Women at New Delhi colleges score better, on average, than men on entrance exams. And yet many female students choose to attend second-rate colleges. As Quartz reports, Brown University economist Girija Borker has proffered an explanation for this perplexing trend: women in New Delhi will choose lower-ranking colleges in order to avoid sexual predators.
Sexual assault and harassment are a rampant problem in New Delhi, which has been dubbed the “rape capital” of India. Gender-motivated crimes became a topic of heated discussion throughout India after a female student in Delhi was fatally gang-raped on a bus in 2012 — and it is perhaps unsurprising that Borker’s research found that female students do not feel safe commuting on buses.
Borker surveyed 2,700 Delhi students who live at home and commute to university each day. Auto rickshaws and the metro were more popular sources of transportation for women than the bus, even in cases when taking the bus offered the fastest route. Men, however, were more likely to travel by bus than women.
“I don’t know if it’s a perception that the metro is safer, maybe it is,” Payal Sharma, who attended the prestigious Lady Shri Ram College in Lajpat Nagar, told Quartz. “But good connectivity by metro was the first thing I checked for when I got in.”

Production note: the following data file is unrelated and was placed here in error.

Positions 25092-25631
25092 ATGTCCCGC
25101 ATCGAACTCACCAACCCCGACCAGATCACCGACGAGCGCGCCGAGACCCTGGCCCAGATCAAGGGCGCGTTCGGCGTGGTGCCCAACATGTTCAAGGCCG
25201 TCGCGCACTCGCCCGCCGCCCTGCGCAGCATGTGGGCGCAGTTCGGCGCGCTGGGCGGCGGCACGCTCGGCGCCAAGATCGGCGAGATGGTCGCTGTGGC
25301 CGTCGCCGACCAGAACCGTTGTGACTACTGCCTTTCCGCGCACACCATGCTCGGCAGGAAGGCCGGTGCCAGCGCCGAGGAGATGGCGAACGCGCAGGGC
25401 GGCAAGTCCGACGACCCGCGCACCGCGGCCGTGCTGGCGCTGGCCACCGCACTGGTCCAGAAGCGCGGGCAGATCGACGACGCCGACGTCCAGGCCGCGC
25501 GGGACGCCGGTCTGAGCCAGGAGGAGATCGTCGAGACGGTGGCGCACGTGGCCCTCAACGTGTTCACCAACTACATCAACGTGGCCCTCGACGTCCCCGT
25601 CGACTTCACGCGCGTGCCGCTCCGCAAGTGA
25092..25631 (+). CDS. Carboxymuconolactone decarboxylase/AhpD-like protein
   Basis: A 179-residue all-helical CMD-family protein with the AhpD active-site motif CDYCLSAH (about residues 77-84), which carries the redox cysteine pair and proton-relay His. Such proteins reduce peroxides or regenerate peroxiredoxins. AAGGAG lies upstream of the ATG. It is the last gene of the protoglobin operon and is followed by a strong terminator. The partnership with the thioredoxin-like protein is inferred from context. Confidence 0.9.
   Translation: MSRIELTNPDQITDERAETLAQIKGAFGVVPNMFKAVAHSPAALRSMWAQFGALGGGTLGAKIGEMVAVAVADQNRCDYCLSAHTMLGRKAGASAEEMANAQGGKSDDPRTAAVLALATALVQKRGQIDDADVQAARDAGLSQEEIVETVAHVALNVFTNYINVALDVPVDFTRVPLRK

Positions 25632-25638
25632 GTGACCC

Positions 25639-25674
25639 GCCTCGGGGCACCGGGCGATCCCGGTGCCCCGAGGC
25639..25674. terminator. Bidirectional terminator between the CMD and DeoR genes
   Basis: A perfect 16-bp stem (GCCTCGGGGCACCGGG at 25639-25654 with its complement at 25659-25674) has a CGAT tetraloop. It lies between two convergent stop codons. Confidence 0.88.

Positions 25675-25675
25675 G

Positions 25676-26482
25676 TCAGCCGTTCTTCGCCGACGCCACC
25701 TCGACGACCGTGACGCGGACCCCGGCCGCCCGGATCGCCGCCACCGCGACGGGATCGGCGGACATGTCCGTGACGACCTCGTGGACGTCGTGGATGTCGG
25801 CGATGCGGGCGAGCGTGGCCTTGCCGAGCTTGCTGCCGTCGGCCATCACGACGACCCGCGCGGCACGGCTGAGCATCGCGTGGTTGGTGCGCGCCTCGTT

Borker also sought to determine how routes of perceived safety inform a woman’s college choice. As Quartz explains, she used Google Maps to develop “an algorithm to generate as many as 12 plausible routes for each school. She then took those routes and assigned them a safety score based on data from the mobile applications Safetipin and Safecity.” The results, according to Borker’s analysis, suggest that while men who do well on entrance exams seek out top-ranking schools, women often opt for schools that are accessible via relatively safe routes.
Borker’s study does not necessarily prove that commute determines a woman’s choice of college. It does, however, suggest that there is a correlation between these two factors, which may in turn have broad implications for India. As Borker writes in her paper, “the global labor force participation rate for women is 26.7 percentage points lower than the rate for men in 2017 and the largest gender gap in participation rates is faced by women in emerging countries. The results of this paper suggest that street harassment could help explain part of this gender gap.”
Read more at Quartz.